I can say without a doubt, with 100% certainty, that I'm the only player in the history of Ultimate that has attained this layer of advantage. That's not ego or anything else, it's just a fact. Frankly, it wrecks the game and if any other player understood this advantage, they'd want the rules overhauled too. The rules for ultimate are ridiculous.
Dribbling, Motion Offense and Triple Threat.
OK, hopefully that wasn't too long winded but I needed a context to be able to differentiate between these three because everyone seems to want to conflate all three of these things into something that doesn't exist, "Frank's Offense".
So from a tactical perspective and from the definition above, there are a lot of players that have some rudimentary dribbling tactics; Freechild obviously, Nutt, Bennett, Gibson, etc. but it's (without sounding like a dick) about the level of a elementary school basketball player. In the tactical class of dribbling, they are maybe at about 5% accomplishment in terms of the total number of individual dribbling tactics. I make this statement to diffuse the question of what is, and what isn't dribbling.
Dribbling is simply a tactic and I've done my best to speak about it specifically here.
Motion Offense, on the other hand, is a structural, architectural framework to play the game in. You can easily play a motion offense without anyone on your team possessing a single dribble tactic. The Hex offense is an example of this. That said, here is a page I wrote in 2005 that undeniably outlines a hexagon with a center post so this offense is neither new or novel. Just a regurgitation of the motion offense I've been playing for 25 years. Kyle Weisbrod also has been running a motion offense off and on with his college girls and they don't dribble so it's very important to separate these two concepts. Dribbling is a basic building block and motion offense is just an architecture, they are not mutually dependent.
Clearly, a motion offense that is based on dribbling has a huge advantage over one that doesn't but they aren't necessarily linked. You can dribble in a stack offense and run a motion offense without dribbling. Both are kind of brain-dead to do, to be honest, but they are not exclusive and that's the salient point to make here.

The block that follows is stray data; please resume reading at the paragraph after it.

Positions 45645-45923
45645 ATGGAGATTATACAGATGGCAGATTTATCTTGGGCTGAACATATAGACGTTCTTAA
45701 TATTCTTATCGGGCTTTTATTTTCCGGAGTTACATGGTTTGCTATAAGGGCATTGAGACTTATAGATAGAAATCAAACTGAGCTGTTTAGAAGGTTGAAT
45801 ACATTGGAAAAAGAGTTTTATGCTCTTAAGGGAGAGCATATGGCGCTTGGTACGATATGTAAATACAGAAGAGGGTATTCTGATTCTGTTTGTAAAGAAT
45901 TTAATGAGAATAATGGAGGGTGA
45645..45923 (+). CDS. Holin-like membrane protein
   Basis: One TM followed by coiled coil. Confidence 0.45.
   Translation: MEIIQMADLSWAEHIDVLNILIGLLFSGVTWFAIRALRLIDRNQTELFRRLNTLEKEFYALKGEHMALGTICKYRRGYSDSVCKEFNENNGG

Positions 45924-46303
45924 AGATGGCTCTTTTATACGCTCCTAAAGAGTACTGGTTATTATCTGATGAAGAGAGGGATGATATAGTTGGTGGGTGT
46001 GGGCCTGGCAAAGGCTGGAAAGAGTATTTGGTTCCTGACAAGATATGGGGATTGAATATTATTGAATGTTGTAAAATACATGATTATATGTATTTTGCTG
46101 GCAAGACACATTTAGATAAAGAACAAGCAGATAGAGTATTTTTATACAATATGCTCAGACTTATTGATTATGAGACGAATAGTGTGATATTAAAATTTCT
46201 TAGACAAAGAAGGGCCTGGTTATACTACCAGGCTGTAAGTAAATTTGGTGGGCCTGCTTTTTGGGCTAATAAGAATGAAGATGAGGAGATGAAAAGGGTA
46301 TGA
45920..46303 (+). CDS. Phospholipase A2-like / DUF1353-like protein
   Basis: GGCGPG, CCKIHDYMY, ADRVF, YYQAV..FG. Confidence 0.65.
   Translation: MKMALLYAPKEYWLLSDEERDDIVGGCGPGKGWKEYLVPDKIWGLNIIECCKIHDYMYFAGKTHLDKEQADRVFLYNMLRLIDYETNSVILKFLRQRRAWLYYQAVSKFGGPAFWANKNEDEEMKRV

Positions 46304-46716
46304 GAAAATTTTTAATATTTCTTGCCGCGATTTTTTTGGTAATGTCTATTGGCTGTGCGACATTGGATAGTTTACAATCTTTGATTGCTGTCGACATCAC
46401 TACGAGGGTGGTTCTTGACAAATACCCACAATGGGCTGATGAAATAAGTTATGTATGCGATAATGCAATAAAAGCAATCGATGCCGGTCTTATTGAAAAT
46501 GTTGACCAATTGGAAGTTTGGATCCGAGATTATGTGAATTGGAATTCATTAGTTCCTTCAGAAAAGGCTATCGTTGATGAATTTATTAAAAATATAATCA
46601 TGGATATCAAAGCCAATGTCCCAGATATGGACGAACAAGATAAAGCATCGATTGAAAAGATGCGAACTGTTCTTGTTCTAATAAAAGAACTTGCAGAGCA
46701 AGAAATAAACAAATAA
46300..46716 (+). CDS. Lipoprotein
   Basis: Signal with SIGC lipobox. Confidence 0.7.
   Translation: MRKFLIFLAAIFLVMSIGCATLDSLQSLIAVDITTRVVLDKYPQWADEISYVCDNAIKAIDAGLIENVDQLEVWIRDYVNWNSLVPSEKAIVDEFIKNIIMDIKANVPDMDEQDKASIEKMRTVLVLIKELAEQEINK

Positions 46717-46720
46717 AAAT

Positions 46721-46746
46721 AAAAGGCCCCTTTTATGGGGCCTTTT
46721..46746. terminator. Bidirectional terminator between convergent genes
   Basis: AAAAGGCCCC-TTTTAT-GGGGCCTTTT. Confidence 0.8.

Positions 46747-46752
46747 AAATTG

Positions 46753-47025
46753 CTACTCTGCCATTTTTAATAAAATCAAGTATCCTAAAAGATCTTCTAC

Finally we get to the philosophical advantage. In hearing people attempt to describe "Frank's Offense", there is an easy explanation for why they they come up short. Every time someone tries to re-frame or re-bracket the conversation do talk specifically about the offense I espouse, they are doing so primarily by talking about tactics and sometimes on strategic/structural terms but never philosophically.
That's because philosophically, there's not a single player on the planet who has the same philosophical reference frame that I do. No ego, no smack talk, just the simple truth. Without my reference frame to understand my offense, how the hell are you going to be able to describe it. How can you describe something you don't even begin to understand? Bode says this, Liam Rosen says that, Idris punks me, Isaac Saul says something or other but it's kind of like arithmetic and calculus.
Again, it's the age old question. How do you explain to someone who doesn't know the meaning of the words sweet what sugar is. Well, it's like this, or it's like that, or ...... Sound familiar? In listening to people trying to talk about my offense that's all you hear, it's like this or it's like that but that's simply not going to get you to where I'd like to take you. At the end of the day, you've got to put the sugar in your mouth and taste it. There simply isn't anything in conventional ultimate to compare this to because it's an abstraction far and way significantly more philosophically advanced than any concept you're going to attempt to compare it to. It's futile to attempt.
Newton invented Calculus to talk about how the planets moved through the heavens because there was no other mathematical language at the time to accomplish what he needed. In other words, you couldn't use simple arithmetic to describe New's Laws of Motion and you can't use the framework from conventional Ultimate to understand the superior advantage the Triple Threat Principle gives you in Ultimate. You need a new reference frame, not a way to reframe your description or questions.
The Triple Threat principle needs to be applied over an extended period of time before it changes the Calculus in your brain. Take the example of the identical twins above. It's not like I can just explain triple threat to anyone and they'll understand it. It has to be learned by utilizing it until it becomes part of who you are and you can't begin to start on this process until you learn how to dribble. Dribbling is mandatory. The three threats are passing, scoring and penetrating/dribbling so without all three as legitimate threats, you won't have the mental advantage you're looking for.